NBC Charlotte's I-Team sees new video of employee striking York inmate

NBC Charlotte's I-Team sees new video of employee striking York inmate

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by STUART WATSON / NBC Charlotte

Bio | Email | Follow: @stuartwcnc

WCNC.com

Posted on November 14, 2013 at 8:11 PM

Updated Friday, Nov 15 at 12:40 AM

ROCK HILL, S.C. -- NBC Charlotte’s I-Team is seeing more video of an inmate’s death in York County.
 
In previously seen video, a corrections officer punched Joshua Grose 12 times. The inmate later died, but according to the coroner, it was probably not because of the assault.
 
The sheriff won’t publicly release the video, but NBC Charlotte’s Stuart Watson watched a portion of it showing zoomed in angles three times. The video shows the Grose being forced into a restraint chair, where another inmate died previously.
 
York County Sheriff Bruce Bryant showed hours of the wide shots earlier in the week, but Stuart went back to watch again.
 
Mike Billioni, an employee at the jail, blew the whistle. He told his wife, an NBC Charlotte employee.
 
“We were held to high standards of integrity, and this, I felt, did not meet the high standards of integrity,” he said.
 
Mike already saw what Stuart saw upon returning to York.
 
“He was punching down, but then, he was standing over on top of him.” -- MB
“Was he being held down?” --SW
“There were several people around him working to get him in the chair.” --MB

 
Grose was violently mentally ill. He ran over his own stepmother and a neighbor woman, killing them.
 
He was naked and hitting his head on a cell wall and a toilet when six officers tried to strap him in the restraint chair. That’s when he began planking, stiffening his body to resist.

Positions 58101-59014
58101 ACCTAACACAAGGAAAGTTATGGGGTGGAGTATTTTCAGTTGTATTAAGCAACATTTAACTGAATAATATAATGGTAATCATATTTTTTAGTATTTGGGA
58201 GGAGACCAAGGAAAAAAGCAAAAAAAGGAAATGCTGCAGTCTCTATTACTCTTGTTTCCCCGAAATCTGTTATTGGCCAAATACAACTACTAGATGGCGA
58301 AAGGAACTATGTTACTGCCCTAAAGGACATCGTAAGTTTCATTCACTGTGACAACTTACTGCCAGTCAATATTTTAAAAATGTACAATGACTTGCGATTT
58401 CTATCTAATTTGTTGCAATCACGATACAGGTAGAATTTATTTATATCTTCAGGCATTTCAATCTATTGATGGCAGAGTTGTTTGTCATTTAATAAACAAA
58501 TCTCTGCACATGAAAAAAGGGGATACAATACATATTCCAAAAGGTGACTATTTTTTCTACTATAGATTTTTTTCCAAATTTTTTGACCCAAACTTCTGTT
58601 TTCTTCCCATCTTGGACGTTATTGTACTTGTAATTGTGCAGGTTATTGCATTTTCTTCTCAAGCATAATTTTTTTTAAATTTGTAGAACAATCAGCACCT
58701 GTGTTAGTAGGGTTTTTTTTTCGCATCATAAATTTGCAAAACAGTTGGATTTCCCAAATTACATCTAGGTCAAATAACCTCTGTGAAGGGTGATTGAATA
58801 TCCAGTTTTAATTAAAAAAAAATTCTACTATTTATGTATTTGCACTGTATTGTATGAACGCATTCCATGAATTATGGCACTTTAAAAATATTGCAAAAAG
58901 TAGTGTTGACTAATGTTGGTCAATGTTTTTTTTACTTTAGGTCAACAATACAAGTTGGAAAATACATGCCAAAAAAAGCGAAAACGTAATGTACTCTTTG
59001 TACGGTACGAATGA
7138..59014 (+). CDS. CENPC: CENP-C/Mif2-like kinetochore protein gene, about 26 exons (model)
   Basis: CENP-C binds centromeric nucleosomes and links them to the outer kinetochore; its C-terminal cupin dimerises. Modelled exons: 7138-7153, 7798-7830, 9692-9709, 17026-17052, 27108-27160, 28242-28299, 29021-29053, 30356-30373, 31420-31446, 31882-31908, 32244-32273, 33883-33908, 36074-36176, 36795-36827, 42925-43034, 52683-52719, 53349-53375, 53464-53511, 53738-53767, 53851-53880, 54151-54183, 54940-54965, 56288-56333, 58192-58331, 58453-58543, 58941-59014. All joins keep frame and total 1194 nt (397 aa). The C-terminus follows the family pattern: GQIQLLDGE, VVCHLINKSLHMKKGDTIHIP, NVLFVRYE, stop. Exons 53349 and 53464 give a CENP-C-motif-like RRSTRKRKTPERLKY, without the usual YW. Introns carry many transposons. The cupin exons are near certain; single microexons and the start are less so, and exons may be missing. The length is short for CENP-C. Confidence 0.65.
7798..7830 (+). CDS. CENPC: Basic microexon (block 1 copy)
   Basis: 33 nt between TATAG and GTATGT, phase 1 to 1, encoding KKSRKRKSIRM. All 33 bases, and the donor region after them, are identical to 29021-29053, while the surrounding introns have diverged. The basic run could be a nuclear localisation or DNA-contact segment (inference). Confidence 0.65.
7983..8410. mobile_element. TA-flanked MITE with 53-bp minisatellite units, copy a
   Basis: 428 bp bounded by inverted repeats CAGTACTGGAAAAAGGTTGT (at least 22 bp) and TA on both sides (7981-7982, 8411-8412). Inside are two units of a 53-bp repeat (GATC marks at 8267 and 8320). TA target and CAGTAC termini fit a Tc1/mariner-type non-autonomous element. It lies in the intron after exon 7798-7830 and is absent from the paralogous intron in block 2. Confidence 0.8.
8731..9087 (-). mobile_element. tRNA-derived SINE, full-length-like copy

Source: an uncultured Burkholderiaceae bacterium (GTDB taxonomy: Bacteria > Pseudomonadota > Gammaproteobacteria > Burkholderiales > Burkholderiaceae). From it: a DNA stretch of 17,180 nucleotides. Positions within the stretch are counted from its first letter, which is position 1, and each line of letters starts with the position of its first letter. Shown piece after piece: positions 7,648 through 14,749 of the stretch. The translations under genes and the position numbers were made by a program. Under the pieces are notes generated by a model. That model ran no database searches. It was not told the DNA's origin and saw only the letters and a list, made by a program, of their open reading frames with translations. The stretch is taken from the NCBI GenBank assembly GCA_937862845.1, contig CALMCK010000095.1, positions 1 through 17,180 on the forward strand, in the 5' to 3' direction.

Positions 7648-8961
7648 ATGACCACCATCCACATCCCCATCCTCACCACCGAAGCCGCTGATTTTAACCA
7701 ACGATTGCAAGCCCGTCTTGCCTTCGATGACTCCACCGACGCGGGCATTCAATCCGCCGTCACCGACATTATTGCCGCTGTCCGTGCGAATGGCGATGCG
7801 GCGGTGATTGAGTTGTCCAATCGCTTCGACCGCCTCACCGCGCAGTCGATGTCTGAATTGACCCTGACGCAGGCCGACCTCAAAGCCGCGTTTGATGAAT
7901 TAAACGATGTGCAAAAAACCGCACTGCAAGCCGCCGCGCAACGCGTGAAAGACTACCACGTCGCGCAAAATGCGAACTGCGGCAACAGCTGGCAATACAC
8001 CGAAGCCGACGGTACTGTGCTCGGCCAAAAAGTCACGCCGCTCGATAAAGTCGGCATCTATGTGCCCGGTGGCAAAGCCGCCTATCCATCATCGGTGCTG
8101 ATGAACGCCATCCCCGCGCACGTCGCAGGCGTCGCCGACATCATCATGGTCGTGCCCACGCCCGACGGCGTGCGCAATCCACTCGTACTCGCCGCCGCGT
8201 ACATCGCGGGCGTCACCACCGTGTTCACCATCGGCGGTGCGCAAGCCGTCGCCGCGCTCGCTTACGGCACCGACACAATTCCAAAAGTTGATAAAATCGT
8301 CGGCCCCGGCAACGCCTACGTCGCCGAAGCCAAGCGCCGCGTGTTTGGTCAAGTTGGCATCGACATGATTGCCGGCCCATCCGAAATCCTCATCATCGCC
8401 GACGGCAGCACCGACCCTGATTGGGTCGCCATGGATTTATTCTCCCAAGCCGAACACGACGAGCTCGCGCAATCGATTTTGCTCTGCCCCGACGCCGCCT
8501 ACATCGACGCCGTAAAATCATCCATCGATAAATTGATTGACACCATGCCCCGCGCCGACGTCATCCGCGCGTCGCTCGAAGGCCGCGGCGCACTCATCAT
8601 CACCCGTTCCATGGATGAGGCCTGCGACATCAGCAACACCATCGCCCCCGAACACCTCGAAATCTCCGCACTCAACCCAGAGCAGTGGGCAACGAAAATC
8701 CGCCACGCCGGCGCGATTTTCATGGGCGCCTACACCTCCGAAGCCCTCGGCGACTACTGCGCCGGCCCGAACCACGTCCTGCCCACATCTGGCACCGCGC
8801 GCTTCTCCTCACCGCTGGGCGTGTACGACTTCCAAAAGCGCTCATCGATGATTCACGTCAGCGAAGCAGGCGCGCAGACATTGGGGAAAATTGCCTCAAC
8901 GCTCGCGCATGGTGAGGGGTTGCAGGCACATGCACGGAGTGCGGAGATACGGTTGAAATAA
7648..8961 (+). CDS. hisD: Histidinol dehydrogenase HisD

“He looked like he was completely locked out. He was resisting going in the chair,” Billioni said.
 
Billioni showed NBC Charlotte his training manual from the South Carolina Criminal Justice Academy. It calls for hand strikes for “high levels of resistance.”
 
“It may be a reason to escalate force, but then again – striking him 12 times…” Billioni said.
 
The sheriff says the resistance justified the punches. The sheriff took no action against the officer who punched Grose, but fired Billioni for blowing the whistle.
 
“I’m sorry that I lost my job. I loved my job. Working for Bruce Bryant was an honor, and I don’t’ have any ill will toward him,” he said.
 
An instructor with the South Carolina Criminal Justice Academy told NBC Charlotte Thursday that an inmate who continues to resist the restraint chair could justify what they call “hand strikes.”
 
Jailers also used a stun gun on Grose three times.
 
SLED continues to investigate the death.

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